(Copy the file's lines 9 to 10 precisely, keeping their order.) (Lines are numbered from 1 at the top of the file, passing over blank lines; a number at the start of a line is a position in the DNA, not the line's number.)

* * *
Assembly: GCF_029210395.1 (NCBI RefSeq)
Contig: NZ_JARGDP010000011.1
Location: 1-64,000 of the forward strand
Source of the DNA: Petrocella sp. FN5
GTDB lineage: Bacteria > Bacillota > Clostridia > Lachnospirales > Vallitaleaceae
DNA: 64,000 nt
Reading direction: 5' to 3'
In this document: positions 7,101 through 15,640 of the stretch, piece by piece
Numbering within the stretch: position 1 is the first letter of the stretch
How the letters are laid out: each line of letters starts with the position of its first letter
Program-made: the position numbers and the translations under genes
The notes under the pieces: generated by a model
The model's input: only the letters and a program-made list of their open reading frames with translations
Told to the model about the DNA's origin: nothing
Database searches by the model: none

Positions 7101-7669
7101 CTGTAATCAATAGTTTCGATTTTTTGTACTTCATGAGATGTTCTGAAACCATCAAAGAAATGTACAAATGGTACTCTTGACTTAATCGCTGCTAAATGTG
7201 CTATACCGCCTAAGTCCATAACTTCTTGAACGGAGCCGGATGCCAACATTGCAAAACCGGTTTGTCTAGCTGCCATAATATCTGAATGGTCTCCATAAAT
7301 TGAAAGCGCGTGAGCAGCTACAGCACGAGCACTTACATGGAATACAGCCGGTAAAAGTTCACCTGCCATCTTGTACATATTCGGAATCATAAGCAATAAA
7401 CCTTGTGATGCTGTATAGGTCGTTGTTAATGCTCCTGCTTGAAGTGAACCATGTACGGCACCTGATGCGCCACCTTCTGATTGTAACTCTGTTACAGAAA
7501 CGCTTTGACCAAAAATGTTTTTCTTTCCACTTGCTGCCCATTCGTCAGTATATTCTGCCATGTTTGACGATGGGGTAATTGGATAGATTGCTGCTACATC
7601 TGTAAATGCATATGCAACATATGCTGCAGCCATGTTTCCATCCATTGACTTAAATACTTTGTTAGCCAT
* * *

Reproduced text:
Numbering within the stretch: position 1 is the first letter of the stretch
How the letters are laid out: each line of letters starts with the position of its first letter